Ok, so I have 3 male budgies, and two (Cujo and Lance) have known each other for probably a year or more, and they recently met my first budgie, Austin a couple weeks ago when I got the two.
Anyway, before I always just wanted 1 budgie, as I know they are easier to train by themselves without other distractions, but they seem to be like potato chips - cant have just 1!
So as I stated I have 3 budgies, but now my first one, who I was starting to get close to (he would follow me around everywhere from room to room on the floor like a little chicken, because his wings were/are clipped and he would try to climb up me and loved being handfed and petted) now, instead of hopping on my hand when I open the cage, he passes by quickly, flying away frantically to the other cage where Cujo and Lance are
I want to have all 3, but only if they can really be my pets, and not always running away. I know budgie taming takes a while, but Austin was really coming along and now he is just going backwards. Every once in a while I think of selling Cujo and Lance, but I do really like them, and would regret giving them up. However I really miss Austin and I's bond, he was like my little buddy, and already the best bird I have ever had.
Cujo and Lance also always try to fly to Austin, and they chirp loudly back and forth which is fine, except that then Austin ignores me completely. He used to let me pet his belly and beak, but now he always dodges and flies away (his wings are clipped so he just goes to the floor, but he still tries).
Is there anything I can do about this?
Sorry for so much to read, I just wanted to be detailed.
I think the most important thing most people forget is that birds are "birds". Birds are flock animals and are always going to prefer their own species over hanging out with humans. Those who have one budgie that is closely bonded to them have spent a great deal of time and effort helping that budgie learn to trust them.
The biggest source of frustration most people experience is due to unrealistic expectations. My first question to you would be: why if you were making progress with Austin, why did you go ahead and get Cujo and Lance? Did you quarantine the two for the prescribed period of time before introducing them to Austin?
You indicate you want birds but only if "they can be my pets and not running away". I don't think that is at all fair to your budgies since you want them to behave as you desire rather than loving them for who and what they are. If however, these are your true feelings toward Cujo and Lance, then I would suggest you rehome the two of them together to a safe and loving home where they will get the care, love and attention they deserve.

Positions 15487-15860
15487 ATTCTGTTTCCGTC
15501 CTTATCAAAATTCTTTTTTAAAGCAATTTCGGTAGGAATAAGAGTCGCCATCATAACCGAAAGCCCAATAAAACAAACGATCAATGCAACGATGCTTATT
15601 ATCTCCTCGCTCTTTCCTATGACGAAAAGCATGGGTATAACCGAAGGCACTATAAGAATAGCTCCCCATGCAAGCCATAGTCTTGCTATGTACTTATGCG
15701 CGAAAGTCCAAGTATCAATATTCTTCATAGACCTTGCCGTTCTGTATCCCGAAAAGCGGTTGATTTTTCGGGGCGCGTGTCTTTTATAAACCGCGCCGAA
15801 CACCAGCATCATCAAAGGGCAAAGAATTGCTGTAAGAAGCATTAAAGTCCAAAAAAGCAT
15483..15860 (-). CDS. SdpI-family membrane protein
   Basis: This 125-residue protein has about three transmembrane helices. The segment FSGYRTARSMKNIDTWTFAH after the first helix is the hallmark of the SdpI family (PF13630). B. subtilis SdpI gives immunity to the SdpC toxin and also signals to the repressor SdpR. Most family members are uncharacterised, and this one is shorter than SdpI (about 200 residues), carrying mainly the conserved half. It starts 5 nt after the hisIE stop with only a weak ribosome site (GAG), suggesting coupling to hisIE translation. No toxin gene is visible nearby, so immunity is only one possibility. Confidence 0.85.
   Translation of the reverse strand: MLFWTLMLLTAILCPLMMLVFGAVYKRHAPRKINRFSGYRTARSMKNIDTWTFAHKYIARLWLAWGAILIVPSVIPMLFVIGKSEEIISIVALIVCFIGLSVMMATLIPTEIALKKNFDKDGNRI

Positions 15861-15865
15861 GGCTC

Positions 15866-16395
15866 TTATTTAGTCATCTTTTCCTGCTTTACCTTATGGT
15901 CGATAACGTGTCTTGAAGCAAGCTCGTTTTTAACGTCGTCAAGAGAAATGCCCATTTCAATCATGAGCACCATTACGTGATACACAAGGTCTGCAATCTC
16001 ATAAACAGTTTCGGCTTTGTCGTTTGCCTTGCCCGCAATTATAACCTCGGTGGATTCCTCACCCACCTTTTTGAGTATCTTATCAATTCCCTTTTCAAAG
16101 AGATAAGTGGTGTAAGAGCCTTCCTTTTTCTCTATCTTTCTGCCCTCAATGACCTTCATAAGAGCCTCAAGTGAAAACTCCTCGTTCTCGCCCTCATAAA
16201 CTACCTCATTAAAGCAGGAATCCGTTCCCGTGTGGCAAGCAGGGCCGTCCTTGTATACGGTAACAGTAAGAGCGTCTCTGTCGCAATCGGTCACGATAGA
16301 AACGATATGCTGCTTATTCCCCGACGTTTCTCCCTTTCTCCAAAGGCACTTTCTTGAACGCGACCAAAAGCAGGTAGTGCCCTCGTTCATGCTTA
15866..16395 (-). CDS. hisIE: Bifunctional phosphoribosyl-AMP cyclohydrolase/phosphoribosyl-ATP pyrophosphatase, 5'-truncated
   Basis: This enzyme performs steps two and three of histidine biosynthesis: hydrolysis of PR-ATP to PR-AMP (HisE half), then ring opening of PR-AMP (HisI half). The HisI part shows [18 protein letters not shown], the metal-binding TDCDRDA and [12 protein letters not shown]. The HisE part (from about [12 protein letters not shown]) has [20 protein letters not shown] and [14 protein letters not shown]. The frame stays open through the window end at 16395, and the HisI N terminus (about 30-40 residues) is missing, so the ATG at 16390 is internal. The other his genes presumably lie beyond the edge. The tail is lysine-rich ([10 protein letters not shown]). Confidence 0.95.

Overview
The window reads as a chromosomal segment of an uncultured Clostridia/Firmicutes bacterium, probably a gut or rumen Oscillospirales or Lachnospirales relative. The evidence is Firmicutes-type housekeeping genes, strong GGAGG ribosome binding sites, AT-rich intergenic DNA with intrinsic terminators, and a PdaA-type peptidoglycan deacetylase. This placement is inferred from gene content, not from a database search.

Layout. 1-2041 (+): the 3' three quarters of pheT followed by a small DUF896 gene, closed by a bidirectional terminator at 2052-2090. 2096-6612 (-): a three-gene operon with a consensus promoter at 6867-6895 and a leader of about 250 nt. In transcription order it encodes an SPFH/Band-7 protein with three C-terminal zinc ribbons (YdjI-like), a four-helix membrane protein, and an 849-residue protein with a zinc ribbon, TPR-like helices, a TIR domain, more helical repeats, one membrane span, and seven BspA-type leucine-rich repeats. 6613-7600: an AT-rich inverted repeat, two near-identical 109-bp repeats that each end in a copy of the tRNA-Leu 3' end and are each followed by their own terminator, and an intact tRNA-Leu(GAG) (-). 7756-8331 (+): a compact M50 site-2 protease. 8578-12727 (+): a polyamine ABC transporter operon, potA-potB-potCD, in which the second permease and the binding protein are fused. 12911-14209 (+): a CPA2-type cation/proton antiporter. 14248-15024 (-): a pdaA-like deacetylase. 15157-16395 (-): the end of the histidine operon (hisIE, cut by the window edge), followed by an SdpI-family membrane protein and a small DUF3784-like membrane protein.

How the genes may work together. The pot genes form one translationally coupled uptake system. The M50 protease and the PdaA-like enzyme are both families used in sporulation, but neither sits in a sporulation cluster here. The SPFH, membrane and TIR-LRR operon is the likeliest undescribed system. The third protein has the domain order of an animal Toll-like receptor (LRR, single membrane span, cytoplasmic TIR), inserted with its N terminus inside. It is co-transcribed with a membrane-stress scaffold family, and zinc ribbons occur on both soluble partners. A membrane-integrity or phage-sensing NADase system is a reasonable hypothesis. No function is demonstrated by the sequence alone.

Additionally, realize most budgies do not like to be "petted" once they've past the baby stage. You've now introduced Austin to members of his own species so re-establishing what you perceived to be the closeness you had with him may take some time. Please also recognize the fact that his wings are clipped makes him much more dependent on you than he would be if he were fully flighted and had a choice in the matter.
Truthfully, I feel very bad for Austin. You've introduced him to members of his own species, allowing him to believe he would actually get to be a member of a flock and now, because he isn't behaving in the manner you think he should, you want to take that away from him.
If you choose to keep all three budgies, then please re-evaluate your expectations and learn to love them for who and what they are.
Help them learn to trust you and perhaps they will choose to allow you to become a part of their flock.
The information in the link below will give you some ideas of how you can work with multiple budgies at one time to encourage their trust.
I definitely do love all 3 of them, and never, ever said I didn't. I give them the care and attention they deserve all the time. And yes I do want Austin to be a pet, people don't usually get budgies to just stare at all day, and I have basically always known that they are flock creatures and that a human cannot ever take the place of another bird.
I got Cujo and Lance because there was an ad for them, and I knew it wouldn't be around long plus I always wanted to get more budgies, and they had been rescues and I wanted to give them a home.
And their wings are clipped for good reasons. I lost a bird because she had her wings and flew out the window. I don't need that happening again. Also its much easier to train them this way, and they wont get hurt by running into things if they are scared. In the beginning when I let Cujo and Lance out of their cage they flew into walls and doors everywhere. I don't want them getting hurt.
I have decided I do not want to give any of them up, but still want to have a bond with my birds, and I am more than willing to work for it, and I have been for a long time. I spent 9 months trying to tame a budgie before - I do have the patience.
Also, though not all birds do, Austin did like being petted. It made him fluff up and be more comfortable knowing I'm not gonna hurt him or anything.
I am now placing Cujo and Lance in a different room, so that I can train Austin for about a month or so, then Ill train a second one, and the third, until they know they can trust me.